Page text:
There were two events at the Metro Toronto Convention Centre the night of October 12: the Toronto International Antiquarian Book Fair and “Whisky Live.” So I was faced with a choice that many U of T students have to make on any given weekend: do I immerse myself in a myriad of books or get wasted?
Being as full of youth and fun-loving as I am, the decision was clear: antiquarian books all the way.
Immediately upon entering the fair, it struck me that I was a bit young for the crowd. The room was filled with booths helmed mostly by older ladies and gentleman, peering at visitors with discerning eyes, seeking to weed out genuine buyers from commoners like myself.
Despite the acute awareness that I clearly did not, at this point in my life, appear even fractionally wealthy enough to buy anything in the room, I decided to try my hand at doing as the collectors do. Mimicking the serious-looking people in the room, I strutted resolutely through booths, determined to look and touch the works that interested me, staring at prices as if I was actually considering purchasing a $5,000 book.
When I asked one merchant, Jennifer Grainger of Attic Books, if she has any affordable books, she raised her eyebrows.
“There are some affordable books,” she explained, “But if there’s something you collect, you are willing to splurge on it.”
As I moved about the room, I began to understand the appeal of collecting, as the English major in me bubbled over with the desire to own the unique editions that I saw at the different booths.
The first draw was aesthetic appeal. The visible antiquity of the books lent an enticing literary quality to the editions that were on display. Many were decorated with gold designs on the spines or unique encasing, such as a suede-covered novel with wooden detail.
What truly made my heart flutter, though, was the content of the books. I found the two most gorgeous copies of Pride and Prejudice I’ve ever seen. A rare, unfinished F. Scott Fitzgerald short story collection called to me, as did an $11,000 original Winnie the Pooh signed by A.A. Milne and a page from the third folio of Shakespeare’s Henry V featuring the line “Once more unto the breach dear friends, once more” caught my eye almost immediately.
The comically-obscure titles of some volumes on sale made things all the more exciting. Who wouldn’t want a copy of the city council minutes of Toronto from 1866, for example, or the History of the Montreal Polo Club? Another gem was a manual called How to Swim Crawl, with an image of a man crawling underwater on its cover.
Books were not the only antiquarian objects for sale at the fair. There were also a number of maps, such as the vintage maps of Toronto displayed at the booth of Alexandre Antique Prints. Elsewhere were propaganda posters, old family photographs, and the first Canadian Christmas cards. One noteable item came from Paul Foster, a salesman from London, UK, whose booth held three contracts signed by Johnny Rotten, Sid Vicious, and Steve Jones of the Sex Pistols in 1978.
Big-ticket books could be purchased for upwards of $50,000. A $65,000 manuscript displayed in the booth of Donald Heard Rare Books contained a petition to Queen Anne regarding the Hudson’s Bay Company.
Such expensive items are not as easy to sell, however. The joy of collecting intermingles with cynicism when one is confronted by the staggering value of the books, and the small, shrinking market that wants to own them.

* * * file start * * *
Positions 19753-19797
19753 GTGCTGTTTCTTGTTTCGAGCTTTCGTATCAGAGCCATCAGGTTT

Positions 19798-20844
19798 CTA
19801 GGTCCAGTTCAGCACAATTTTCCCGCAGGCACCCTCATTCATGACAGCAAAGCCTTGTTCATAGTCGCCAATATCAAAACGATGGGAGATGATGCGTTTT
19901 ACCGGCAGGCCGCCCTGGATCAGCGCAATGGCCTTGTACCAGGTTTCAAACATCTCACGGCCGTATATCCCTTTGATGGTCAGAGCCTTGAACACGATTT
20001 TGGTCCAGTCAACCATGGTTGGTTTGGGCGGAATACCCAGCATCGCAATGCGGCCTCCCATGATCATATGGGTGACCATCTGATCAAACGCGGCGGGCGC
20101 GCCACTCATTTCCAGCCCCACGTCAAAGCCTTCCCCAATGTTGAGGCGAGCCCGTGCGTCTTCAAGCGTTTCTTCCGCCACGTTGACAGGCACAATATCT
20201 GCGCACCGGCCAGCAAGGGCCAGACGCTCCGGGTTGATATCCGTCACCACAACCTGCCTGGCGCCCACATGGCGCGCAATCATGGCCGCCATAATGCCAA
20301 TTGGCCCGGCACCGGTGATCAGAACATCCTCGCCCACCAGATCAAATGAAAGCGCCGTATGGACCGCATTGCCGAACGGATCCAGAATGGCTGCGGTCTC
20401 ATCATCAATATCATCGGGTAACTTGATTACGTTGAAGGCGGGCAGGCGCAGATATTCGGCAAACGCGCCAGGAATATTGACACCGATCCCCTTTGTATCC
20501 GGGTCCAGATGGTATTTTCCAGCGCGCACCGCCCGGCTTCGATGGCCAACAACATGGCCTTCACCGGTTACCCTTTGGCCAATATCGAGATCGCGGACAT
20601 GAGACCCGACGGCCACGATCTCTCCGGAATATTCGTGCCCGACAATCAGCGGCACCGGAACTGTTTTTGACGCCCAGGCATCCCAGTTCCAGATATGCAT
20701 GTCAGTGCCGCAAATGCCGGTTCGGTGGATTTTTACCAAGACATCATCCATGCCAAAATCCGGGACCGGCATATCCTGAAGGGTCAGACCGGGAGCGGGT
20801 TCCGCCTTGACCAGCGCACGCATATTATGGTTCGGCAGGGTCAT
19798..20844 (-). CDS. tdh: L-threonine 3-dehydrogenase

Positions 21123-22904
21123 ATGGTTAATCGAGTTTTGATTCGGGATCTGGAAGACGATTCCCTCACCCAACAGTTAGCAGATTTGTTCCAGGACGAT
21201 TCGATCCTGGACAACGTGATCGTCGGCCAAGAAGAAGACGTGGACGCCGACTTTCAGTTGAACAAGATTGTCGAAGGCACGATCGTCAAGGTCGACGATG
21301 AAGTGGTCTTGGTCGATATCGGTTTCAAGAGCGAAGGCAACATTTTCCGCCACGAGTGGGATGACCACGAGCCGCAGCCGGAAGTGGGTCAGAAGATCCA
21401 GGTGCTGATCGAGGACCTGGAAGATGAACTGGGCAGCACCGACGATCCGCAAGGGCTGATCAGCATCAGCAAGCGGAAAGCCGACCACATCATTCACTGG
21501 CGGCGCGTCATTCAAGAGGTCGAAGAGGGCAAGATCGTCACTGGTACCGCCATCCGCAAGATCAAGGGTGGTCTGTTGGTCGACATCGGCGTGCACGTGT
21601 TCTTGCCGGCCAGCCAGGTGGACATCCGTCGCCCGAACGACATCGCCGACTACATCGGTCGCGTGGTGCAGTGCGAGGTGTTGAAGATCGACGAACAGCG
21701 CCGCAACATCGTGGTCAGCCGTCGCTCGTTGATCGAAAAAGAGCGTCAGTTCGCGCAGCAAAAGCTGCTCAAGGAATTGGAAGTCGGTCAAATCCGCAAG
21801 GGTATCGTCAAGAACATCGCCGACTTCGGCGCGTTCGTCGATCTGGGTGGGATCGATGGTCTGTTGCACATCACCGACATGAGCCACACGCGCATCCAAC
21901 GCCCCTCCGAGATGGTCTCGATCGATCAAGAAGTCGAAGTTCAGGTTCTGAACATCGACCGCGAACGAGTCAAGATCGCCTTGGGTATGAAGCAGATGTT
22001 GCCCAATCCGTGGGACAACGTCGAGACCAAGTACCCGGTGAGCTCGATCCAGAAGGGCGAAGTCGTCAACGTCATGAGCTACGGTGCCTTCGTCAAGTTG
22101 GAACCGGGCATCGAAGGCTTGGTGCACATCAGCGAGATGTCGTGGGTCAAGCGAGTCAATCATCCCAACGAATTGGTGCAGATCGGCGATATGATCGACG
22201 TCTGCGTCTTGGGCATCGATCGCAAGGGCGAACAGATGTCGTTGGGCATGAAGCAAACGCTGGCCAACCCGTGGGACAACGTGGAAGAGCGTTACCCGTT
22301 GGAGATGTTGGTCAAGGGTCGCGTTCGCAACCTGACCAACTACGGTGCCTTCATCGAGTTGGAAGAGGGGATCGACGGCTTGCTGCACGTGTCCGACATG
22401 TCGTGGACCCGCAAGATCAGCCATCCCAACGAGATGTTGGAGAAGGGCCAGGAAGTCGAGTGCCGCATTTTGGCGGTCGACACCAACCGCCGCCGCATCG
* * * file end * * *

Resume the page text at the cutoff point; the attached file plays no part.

“He likes the red spine. He’s come around a few times,” one seller whispered about a patron of the fair. “But it’s a $45,000 book.”
Jeff Gadsden, one of the event’s organizers, insists that there is a permanent place for antiquarian books in the world, in spite of e-reading technology and economic hardships. “I just can’t see these books disappearing,” he said. “They’re too important.”
I sensed the truth in his words as I swooned over the volumes on display. As I eased into the fair, they began to seem more like artifacts than merchandise, rare and significant. Walking around the room slowly, silently, and in awe, I felt like I was in a museum. While I couldn’t afford most of the objects before me, I could see and appreciate their value: not just their financial worth, but their historical significance. For students, the Antiquarian Book Fair is less of an opportunity to bolster a collection, and more a temporary exhibit for book nerds.
Susan Raudin of Wilfrid M. de Freitas Books in Montreal told me that there are three important things in book collecting: “Condition, condition, and condition.”
She showed me a first edition by Winston Churchill, and explained that signed, with the dust jacket, it is priced at $6,000. Unsigned, with the dust jacket, it would go for around $450. Unsigned, in rough condition, without the dust jacket, it drops to $50.
When I asked her why people collect these books, she responded with an anecdote. “One of our customers collects illustrated books, and when he opens a book with really beautiful illustrations in it, it calls to him, it means something. It’s part of who you are.”
I felt that call when I found a collection of Gems of English Poetry encased in a carved wooden cover with a floral design.
“You come, you see them,” Raudin mused as I pored over her wares. “You begin to covet them.”
The Toronto International Antiquarian Book Fair is an annual event hosted by the Antiquarian Booksellers’ Association of Canada. www.torontoantiquarianbookfair.com